Nationwide primary trends show Blue Wave is gathering. Oh, and Missouri voters REJECT RTW outright

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Yesterday was Election Day in Washington, Ohio, Michigan, Kansas, and Missouri and while not every progressive candidate won major landslide victories, across the country gains were made.  More women and people of color were running than ever before and their continued successes means that, while our federal system was created to take time to change, change is coming!

One of the races progressive poll watchers are most excited for is Sharice Davids, who is a member of the Ho-Chunk Nation and an out lesbian. After winning her primary yesterday, she will face off against Representative Kevin Yoder (R) in Kansas’s Third Congressional District in November.  In Michigan, Gretchen Whitmer won a three-way primary that included two men of color. That race was being watched closely as up-and-coming Democratic Socialist start candidate Alexandria Ocasio Cortez had endorsed and campaigned for Abdul El-Sayed in that race. Whitmer’s win is still being hailed as a solid win for Progressives in the state based on her history within state politics.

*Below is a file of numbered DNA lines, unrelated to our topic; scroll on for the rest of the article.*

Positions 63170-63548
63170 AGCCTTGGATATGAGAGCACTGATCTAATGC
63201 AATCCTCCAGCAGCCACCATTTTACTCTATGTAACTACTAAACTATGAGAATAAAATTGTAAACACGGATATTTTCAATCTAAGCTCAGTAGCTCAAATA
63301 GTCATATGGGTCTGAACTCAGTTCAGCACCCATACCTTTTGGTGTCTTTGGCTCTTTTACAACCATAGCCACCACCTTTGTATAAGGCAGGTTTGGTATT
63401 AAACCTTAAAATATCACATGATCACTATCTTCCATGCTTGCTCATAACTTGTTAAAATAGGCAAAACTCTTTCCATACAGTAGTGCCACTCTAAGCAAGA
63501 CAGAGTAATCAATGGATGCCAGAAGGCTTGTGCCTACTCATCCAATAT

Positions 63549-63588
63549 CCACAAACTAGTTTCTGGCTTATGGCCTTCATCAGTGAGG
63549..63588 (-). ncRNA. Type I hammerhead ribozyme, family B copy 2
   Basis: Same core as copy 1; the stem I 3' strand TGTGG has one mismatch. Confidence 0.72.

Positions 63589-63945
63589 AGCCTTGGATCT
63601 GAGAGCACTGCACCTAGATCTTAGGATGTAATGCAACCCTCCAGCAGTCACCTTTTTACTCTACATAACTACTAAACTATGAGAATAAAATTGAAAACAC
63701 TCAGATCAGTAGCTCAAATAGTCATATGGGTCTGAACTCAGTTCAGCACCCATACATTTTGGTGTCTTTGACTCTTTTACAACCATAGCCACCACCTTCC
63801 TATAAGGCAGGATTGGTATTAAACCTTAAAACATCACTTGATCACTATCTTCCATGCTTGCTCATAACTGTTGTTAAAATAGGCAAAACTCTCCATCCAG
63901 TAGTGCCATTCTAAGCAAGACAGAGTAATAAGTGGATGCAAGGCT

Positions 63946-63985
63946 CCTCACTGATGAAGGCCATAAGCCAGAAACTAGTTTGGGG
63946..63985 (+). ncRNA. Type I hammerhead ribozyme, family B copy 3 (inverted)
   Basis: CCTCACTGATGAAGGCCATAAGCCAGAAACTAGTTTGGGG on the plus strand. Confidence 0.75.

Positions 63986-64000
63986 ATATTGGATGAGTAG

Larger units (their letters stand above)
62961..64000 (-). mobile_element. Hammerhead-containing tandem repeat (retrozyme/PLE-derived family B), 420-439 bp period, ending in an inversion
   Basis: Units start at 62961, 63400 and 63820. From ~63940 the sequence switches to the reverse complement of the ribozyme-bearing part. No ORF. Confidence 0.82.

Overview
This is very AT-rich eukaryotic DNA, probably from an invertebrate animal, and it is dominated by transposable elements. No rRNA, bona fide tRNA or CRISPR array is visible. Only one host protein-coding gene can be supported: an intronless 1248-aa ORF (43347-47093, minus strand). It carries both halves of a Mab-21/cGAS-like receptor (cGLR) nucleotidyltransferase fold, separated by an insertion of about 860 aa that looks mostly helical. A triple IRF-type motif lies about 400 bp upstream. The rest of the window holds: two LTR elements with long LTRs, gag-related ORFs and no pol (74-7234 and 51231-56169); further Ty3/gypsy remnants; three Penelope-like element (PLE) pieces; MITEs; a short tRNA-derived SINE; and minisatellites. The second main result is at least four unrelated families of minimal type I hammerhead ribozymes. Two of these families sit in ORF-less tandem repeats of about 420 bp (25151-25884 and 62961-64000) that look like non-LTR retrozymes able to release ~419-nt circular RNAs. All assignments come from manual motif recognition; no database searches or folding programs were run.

Over in Ohio, a special election is too-close-to-call between a Democrat Danny O’Connor and Trump-backed Republican Troy Balderson. Even if O’Connor doesn’t pick up the needed votes to overcome the recount to win, considering Trump won this district by over 11 points in 2016, and Romney won it by 10 in 2012. Those shifting demographics in just a few years are good signs that Progressive organizing is working all across the country.

For the special election in Michigan’s 13th House District, Brenda Jones came out on top of a four-way primary that included Representative John Conyer’s great-nephew, State Senator Ian Conyers, who came in last with 11% of the vote.  In that same district’s full term primary election, Rashida Tlaib, who will be the first Muslim woman to serve in Congress, is essentially Congresswoman-elect; she will be running unopposed in November to serve a full two-year term.  “I will fight back against every racist and oppressive structure that needs to be dismantled,” Ms. Tlaib said. “You deserve better than what we have today with our president.”  

One of the biggest wins of the day was the people of Missouri resoundingly shouting down and voting out a so-called “Right to Work” law that had been passed by that state’s legislature last year. While the state politicians might have thought their donors wanted to bust the unions and pay workers less, workers came out to the polls and voted the law down by a strong majority.

While it was hard to choose which race or ballot measure to keep our eyes on, no one can deny that yesterday was more proof that historic change is coming and it is about damn time.